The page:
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Published March 27, 2007 | Supplemental Material + Published
Journal Article Open

Biogenic secondary organic aerosol over the United States: Comparison of climatological simulations with observations


Understanding the effects of global climate change on regional air quality is central in future air quality planning. We report here on the use of the Goddard Institute for Space Studies (GISS) general circulation model (GCM) III to drive the GEOS-CHEM global atmospheric chemical transport model to simulate climatological present-day aerosol levels over the United States. Evaluation of model predictions using surface measurements from the Interagency Monitoring of Protected Visual Environments (IMPROVE) network indicates that the GISS GCM III/GEOS-CHEM model is a suitable tool for simulating aerosols over the United States in the present climate. The model reproduces fairly well the concentrations of sulfate (mean bias of −0.36 μg m^(−3), normalized mean bias (NMB) of −25.9%), black carbon (−0.004 μg m^(−3), −1.9%), organic carbon that comprises primary and secondary components (−0.56 μg m^(−3), −34.2%), and PM_(2.5) (−0.87 μg m^(−3), −20.4%). Nitrate concentrations are overpredicted in the western United States (west of 95°W) with a NMB of +75.6% and underestimated in the eastern United States with a NMB of −54.4%. Special attention is paid to biogenic secondary organic aerosol (SOA). The highest predicted seasonal mean SOA concentrations of 1–2 μg m^(−3) and 0.5–1.5 μg m^(−3) are predicted over the northwestern and southeastern United States, respectively, in the months of June–July–August. Isoprene is predicted to contribute 49.5% of the biogenic SOA burden over the United States, with the rest explained by the oxidation of terpenes. Predicted biogenic SOA concentrations are in reasonable agreement with inferred SOA levels from IMPROVE measurements. On an annual basis, SOA is predicted to contribute 10–20% of PM_(2.5) mass in the southeastern United States, as high as 38% in the northwest and about 5–15% in other regions, indicating the important role of SOA in understanding air quality and visibility over the United States.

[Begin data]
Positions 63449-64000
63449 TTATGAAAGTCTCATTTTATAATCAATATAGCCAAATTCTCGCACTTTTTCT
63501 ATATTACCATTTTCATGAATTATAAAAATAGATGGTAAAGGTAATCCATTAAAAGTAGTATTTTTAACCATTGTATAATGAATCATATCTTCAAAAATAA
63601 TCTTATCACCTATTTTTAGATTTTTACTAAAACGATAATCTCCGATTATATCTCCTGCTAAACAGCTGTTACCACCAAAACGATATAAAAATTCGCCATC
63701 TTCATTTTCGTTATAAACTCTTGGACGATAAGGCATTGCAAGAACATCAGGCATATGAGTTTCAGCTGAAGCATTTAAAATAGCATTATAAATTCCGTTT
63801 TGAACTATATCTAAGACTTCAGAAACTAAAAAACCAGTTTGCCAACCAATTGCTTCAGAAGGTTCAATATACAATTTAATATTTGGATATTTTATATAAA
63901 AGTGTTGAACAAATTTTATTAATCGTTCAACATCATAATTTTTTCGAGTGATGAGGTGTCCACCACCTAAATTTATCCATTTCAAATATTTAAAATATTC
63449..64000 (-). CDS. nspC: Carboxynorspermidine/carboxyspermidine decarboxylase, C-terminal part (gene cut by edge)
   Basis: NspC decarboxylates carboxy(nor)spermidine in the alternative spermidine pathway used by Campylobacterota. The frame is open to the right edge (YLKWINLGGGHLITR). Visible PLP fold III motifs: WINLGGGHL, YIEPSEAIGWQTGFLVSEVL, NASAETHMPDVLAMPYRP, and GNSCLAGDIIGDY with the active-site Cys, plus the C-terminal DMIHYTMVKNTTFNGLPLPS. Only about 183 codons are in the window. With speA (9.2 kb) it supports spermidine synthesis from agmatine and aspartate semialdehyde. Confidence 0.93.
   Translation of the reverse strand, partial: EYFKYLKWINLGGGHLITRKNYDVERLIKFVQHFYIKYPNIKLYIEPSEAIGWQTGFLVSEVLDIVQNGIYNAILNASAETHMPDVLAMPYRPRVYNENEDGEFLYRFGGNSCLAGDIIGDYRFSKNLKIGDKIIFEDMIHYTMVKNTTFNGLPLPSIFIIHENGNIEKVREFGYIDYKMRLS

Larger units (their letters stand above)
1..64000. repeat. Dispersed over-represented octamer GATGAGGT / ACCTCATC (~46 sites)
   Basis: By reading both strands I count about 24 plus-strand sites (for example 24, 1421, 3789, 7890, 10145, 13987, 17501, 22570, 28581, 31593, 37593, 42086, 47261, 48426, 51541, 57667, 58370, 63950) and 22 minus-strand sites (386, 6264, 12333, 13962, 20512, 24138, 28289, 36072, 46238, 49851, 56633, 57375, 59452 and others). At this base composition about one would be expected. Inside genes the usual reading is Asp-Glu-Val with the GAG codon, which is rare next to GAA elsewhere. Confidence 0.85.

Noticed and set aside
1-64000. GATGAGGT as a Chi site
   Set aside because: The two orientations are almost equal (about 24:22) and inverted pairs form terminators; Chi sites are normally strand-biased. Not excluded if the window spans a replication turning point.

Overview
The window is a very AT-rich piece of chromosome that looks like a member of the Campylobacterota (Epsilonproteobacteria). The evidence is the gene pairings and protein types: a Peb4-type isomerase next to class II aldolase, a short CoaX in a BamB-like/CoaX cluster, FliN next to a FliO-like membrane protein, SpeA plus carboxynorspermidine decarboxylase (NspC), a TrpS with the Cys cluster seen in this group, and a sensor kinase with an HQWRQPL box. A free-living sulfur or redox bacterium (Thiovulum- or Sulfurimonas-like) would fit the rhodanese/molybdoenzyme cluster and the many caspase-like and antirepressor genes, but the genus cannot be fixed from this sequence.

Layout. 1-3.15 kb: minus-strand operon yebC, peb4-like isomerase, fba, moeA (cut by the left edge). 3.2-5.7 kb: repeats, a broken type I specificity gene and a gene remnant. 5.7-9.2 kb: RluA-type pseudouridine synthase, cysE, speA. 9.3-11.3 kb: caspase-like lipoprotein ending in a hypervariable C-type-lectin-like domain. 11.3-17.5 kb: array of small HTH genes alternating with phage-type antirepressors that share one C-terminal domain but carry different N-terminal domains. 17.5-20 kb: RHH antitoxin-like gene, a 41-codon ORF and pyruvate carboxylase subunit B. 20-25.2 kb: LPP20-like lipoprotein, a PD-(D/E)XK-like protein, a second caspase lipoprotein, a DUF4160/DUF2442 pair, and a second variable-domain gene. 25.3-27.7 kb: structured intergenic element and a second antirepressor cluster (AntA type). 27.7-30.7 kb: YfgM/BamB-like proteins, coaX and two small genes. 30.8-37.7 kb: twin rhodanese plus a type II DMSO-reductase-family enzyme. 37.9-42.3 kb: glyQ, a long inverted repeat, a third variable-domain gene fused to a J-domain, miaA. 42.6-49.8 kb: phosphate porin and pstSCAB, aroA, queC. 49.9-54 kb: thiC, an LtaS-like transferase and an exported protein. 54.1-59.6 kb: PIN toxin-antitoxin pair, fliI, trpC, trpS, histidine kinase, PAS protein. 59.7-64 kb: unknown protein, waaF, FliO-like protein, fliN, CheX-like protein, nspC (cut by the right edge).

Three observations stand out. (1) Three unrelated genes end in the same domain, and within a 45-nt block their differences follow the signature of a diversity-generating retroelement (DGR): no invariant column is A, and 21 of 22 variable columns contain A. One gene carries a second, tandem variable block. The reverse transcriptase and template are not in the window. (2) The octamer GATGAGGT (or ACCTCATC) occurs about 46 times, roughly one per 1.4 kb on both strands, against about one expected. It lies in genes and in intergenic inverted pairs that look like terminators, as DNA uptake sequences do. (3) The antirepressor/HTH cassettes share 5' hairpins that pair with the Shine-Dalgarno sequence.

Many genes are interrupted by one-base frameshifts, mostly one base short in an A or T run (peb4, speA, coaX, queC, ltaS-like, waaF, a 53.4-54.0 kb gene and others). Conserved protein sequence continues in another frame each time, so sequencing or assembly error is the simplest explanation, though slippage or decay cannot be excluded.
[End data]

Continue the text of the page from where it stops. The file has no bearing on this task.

Additional Information

Copyright 2007 by the American Geophysical Union. Received 21 July 2006; revised 4 October 2006; accepted 2 November 2006; published 16 March 2007. This work was supported by the U.S. Environmental Protection Agency under Science to Achieve Results (STAR) grant R830959. Hong Liao was partially supported by the 100-Talent Project of Chinese Academy of Sciences.

Attached Files

Published - jgrd13400.pdf

Supplemental Material - jgrd13400-sup-0001-t01.txt

Supplemental Material - jgrd13400-sup-0002-t02.txt

Supplemental Material - jgrd13400-sup-0003-t03.txt

Supplemental Material - jgrd13400-sup-0004-t04.txt

Supplemental Material - jgrd13400-sup-0005-t05.txt

Supplemental Material - jgrd13400-sup-0006-t06.txt

Supplemental Material - jgrd13400-sup-0007-t07.txt


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August 19, 2023
October 18, 2023